Reestablishing a foundational species: limitations on post-wildfire sagebrush seedling establishment

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Improving post-wildfire restoration of foundational plant species is crucial for conserving imperiled ecosystems. We sought to better understand the initial establishment of sagebrush (Artemisia sp.), a foundational shrubland species over a vast area of western North America, in the first 1–2 years post-wildfire, a critical time period for population recovery. Field data from 460 sagebrush populations sampled across the Great Basin revealed several patterns. Sagebrush seedlings were uncommon in the first 1–2 years after fire, with none detected in 69% of plots, largely because most fires occurred in areas of low resistance to invasive species and resilience to disturbance (hereafter, R&R). Post-fire aerial seeding of sagebrush dramatically increased seedling occupancy, especially in low R&R areas, which exhibited a 3.4-fold increase in occupancy over similar unseeded locations. However, occupancy models and repeat surveys suggested exceptionally high mortality, as occupancy rates declined by as much as 50% between the first and second years after fire. We found the prevalence of “fertile island” microsites (patches beneath fire-consumed sagebrush) to be the best predictor of seedling occupancy, followed by aerial seeding status, native perennial grass cover, and years since fire. In populations where no sagebrush seeding occurred, seedlings were most likely to occur in locations with a combination of high fertile island microsite cover and close proximity to a remnant sagebrush plant. These important attributes were only present in 13% of post-fire locations, making them rare across the Great Basin. Finally, in the absence of fertile islands and remnant plants, seedling establishment was not observed in any unseeded areas, and rarely in seeded locations. Thus, local extirpation of sagebrush could have important, long-term implications for sagebrush reestablishment following future fires if there are no mature individuals to leave behind fertile islands or serve as remnant individuals. These findings highlight the importance of landscape legacy effects and could help guide where and how big sagebrush restoration is conducted in the future.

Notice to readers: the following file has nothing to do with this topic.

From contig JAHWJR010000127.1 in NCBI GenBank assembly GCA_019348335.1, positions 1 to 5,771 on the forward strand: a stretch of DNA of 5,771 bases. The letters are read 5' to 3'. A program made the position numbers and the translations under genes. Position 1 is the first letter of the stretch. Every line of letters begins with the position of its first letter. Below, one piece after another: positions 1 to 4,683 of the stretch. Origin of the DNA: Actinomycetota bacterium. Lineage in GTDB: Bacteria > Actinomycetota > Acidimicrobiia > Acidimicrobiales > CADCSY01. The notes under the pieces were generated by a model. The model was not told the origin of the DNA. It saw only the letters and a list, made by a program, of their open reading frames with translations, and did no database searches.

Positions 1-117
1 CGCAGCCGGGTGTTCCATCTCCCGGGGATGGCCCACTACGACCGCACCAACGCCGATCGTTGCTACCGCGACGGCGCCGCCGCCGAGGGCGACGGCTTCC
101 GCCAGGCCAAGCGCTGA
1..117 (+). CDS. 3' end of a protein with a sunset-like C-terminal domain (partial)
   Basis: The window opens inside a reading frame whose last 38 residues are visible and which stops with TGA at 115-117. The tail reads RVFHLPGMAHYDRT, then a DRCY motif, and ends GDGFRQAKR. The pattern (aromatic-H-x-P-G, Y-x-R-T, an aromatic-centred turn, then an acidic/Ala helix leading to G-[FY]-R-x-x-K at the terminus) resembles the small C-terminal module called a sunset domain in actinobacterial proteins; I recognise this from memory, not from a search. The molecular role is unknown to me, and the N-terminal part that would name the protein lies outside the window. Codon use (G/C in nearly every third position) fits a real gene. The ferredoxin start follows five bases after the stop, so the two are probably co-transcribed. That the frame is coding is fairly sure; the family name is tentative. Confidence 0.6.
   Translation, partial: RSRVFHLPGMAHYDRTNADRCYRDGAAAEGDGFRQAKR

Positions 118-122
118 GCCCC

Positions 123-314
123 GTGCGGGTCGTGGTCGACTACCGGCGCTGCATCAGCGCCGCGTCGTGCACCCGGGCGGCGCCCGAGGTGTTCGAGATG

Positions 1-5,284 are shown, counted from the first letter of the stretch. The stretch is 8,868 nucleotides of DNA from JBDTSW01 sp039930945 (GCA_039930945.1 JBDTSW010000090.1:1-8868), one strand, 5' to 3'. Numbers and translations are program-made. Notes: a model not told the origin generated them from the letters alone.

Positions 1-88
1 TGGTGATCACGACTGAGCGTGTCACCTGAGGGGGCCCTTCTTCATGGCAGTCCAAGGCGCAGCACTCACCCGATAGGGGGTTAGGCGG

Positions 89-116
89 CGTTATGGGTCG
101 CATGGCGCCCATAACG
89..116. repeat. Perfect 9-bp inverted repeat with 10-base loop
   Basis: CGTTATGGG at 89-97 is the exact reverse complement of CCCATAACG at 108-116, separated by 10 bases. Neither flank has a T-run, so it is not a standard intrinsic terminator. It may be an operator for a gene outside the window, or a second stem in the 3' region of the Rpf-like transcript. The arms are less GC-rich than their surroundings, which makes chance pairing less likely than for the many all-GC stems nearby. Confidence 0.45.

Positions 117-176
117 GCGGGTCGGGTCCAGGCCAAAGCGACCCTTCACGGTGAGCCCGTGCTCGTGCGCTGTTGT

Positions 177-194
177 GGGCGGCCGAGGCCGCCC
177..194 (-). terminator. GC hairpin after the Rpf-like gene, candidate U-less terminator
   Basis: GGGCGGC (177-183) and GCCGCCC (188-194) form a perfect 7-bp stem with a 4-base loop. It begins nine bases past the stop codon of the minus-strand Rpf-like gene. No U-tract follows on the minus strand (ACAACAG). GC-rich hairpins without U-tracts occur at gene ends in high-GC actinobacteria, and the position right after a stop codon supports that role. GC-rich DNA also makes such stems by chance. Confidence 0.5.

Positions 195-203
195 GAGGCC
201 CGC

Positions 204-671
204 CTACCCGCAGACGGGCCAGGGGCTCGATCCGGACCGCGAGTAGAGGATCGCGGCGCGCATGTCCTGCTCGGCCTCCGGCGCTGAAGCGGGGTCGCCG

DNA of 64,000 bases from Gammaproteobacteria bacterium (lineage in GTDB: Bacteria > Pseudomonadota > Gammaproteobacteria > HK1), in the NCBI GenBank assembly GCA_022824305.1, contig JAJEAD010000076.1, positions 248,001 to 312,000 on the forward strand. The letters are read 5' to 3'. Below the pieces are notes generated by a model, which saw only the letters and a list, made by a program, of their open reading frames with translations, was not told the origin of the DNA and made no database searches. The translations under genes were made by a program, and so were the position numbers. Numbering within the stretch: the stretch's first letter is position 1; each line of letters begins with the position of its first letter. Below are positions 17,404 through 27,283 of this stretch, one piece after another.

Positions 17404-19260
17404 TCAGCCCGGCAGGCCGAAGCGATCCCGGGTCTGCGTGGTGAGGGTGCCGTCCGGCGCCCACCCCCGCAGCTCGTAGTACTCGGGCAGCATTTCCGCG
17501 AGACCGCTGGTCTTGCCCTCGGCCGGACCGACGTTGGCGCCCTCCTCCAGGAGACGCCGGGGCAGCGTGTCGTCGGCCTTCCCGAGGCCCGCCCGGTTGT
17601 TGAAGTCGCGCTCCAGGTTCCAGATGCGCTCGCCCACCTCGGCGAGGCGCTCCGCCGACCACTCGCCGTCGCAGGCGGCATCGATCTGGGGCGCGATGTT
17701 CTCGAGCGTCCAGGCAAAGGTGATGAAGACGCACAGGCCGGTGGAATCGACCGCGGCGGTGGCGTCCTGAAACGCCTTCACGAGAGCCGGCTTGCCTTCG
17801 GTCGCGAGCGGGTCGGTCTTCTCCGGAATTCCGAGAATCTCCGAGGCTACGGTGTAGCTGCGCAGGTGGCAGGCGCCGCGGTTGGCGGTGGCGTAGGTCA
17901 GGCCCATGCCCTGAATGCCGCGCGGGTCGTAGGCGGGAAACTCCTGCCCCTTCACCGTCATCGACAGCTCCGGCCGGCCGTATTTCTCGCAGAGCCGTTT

Study Area

Publication type Article
Publication Subtype Journal Article
Title Reestablishing a foundational species: limitations on post-wildfire sagebrush seedling establishment
Series title Ecosphere
DOI 10.1002/ecs2.4195
Volume 13
Issue 8
Year Published 2022
Language English
Publisher Wiley
Contributing office(s) Forest and Rangeland Ecosystem Science Center
Description e4195, 16 p.
Country United States
State California, Idaho, Nevada, Oregon, Utah
Other Geospatial Great Basin
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